Media Relations Glossary
PR is filled with jargon. It is good to know what it all means. Following is a list of the most used terms in PR.
We provide an ERPR Media Relations Kit, including a glossary, in our kick-off meetings to introduce stakeholders to the terms and processes we use when developing media relations strategies. Following are essential words and phrases one must be familiar with when working with media outlets and reporters.
A specific theme selected for a story to present to the media as a lede.
B2B (business to business):
Refers to commerce between two businesses rather than to commerce between a business and an individual consumer.
B2C (business to consumer):
Refers to the process of selling products and services directly between to consumers.
A brief description of a company most often used at the end of a press release. Boilerplates are also known as the “about” section on websites and in collateral materials.
A line in a newspaper naming the writer of an article. Bylines are commonly placed between the headline and the text of the article, although some magazines place bylines at the bottom of the page to leave more room for graphical elements around the headline. Access a more extensive description of a byline and how ERPR uses this tool for clients.
Supplemental or alternate footage intercut with the main shot. Can be used to support a news story and typically are requested for TV and video segments.
The number of copies a print publication distributes.
Copies of published media content.
Published reports printed or broadcast in newspapers, magazines, TV and other media.
Publicity gained through promotional efforts other than paid media advertising.
Schedule of content and subject matter to be produced and delivered by media outlets. Also known as Ed Cals.
A request or requirement by a source that the information or news provided by that source not be published until a certain date or certain conditions have been met.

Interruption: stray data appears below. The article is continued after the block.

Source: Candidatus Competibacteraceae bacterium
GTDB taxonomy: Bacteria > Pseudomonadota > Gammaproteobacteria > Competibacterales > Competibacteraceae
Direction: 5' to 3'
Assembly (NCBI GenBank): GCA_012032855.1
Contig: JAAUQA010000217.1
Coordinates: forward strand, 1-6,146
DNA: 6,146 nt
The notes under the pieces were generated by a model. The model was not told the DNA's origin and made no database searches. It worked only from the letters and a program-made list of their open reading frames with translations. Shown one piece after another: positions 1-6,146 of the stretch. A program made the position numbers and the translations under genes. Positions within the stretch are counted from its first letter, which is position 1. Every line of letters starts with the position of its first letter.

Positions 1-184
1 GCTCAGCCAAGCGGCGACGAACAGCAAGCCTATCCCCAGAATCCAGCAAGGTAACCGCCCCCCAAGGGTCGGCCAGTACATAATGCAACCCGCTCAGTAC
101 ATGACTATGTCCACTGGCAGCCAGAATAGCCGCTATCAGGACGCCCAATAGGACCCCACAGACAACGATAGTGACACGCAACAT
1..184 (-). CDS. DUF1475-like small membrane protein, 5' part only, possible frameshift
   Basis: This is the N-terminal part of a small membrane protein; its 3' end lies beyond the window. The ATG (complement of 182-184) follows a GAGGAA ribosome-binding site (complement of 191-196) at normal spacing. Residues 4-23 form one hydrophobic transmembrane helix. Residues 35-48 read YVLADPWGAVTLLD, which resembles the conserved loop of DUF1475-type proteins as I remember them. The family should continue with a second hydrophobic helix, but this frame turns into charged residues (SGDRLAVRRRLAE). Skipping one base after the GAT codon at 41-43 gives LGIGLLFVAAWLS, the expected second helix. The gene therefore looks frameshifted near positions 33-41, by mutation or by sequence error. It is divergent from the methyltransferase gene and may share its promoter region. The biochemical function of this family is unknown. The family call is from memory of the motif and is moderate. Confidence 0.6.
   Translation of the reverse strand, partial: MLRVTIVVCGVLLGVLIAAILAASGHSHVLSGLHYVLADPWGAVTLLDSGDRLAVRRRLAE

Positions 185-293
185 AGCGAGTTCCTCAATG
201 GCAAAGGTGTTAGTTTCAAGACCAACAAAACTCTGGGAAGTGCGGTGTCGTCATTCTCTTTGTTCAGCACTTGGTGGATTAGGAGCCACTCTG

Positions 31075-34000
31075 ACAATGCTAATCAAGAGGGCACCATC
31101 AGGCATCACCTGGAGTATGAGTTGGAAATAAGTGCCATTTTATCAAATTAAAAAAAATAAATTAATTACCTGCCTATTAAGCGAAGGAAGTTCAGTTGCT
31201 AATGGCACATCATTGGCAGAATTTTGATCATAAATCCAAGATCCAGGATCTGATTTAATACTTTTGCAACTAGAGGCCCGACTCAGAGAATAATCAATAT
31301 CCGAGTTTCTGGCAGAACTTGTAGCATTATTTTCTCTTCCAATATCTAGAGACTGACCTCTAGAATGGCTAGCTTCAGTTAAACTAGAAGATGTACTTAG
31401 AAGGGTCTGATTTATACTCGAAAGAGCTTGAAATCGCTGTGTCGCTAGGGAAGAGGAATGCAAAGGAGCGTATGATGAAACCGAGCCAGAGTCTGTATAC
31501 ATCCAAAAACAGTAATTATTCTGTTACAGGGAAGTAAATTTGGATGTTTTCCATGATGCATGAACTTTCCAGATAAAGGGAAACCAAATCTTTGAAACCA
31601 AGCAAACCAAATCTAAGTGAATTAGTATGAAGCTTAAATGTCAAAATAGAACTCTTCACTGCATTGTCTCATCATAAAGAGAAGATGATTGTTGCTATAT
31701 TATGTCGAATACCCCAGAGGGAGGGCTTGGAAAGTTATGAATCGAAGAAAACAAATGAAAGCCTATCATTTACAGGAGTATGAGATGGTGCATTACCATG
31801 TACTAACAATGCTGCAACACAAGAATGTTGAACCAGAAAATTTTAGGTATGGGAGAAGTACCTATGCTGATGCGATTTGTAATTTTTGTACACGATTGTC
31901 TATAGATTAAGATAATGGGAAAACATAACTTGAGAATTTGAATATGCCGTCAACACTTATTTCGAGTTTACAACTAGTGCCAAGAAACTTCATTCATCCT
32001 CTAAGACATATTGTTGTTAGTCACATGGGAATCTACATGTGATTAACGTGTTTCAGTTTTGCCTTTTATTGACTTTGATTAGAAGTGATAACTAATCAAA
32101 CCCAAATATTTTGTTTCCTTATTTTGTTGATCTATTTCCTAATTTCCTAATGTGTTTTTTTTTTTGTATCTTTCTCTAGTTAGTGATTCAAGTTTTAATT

When a story is given to only one reporter or publisher. An exclusive has high value to the audience of the targeted media.
An article or report of a person, event or an aspect of a major event often having a personal slant and written in an individual style.
A secured conversation with either a reporter or an editor to discuss an agreed upon topic. Access a more extensive description and learn how ERPR manages interviews.
The official announcement about a new product or service.
The time needed by reporters to gather information for their story.
The speed and pace in which outlets cover news. News cycles govern everything that is reported or published in media outlets and are the reason for tight deadlines.
Off the Record:
A phrase used to denote content that is not usable in any reporting.
On the Record:
When anything that is said can be quoted or used for public consumption.
A type of byline written and submitted in full to a publication. Access a more extensive description and learn how ERPR manages op-eds.
Content created and owned by a company including blogs, website and corporate social media profiles.
External marketing efforts that involve a paid placement including advertorials, branded content and display ads.
A communication with the press encouraging them to consider a specific story, interview or a byline opportunity.
A package of promotional material provided to members of the press to brief them, especially about a product, service or candidate.
A press release is an official statement issued to media outlets providing information on a particular topic. Access a more extensive description of a press release and how ERPR uses this tool for its clients.
A news service that supplies material for reuse and integration with other material, often through a paid service subscription. The most common example of syndication is in newspapers, where content including wire-service news, comics, columns, horoscopes and crossword puzzles are usually syndicated content.
The extent to which a story, product or idea gains popularity or acceptance from reporters and ultimately from audiences.
Usually a magazine, journal or newspaper geared to people who work in a specific business or industry.
Unique Visitors Per Month (UVM):
Refers to the number of distinct individuals requesting pages from the website during a monthly period, regardless of how often they visit.
A news agency that sends out syndicated news copy to subscribers.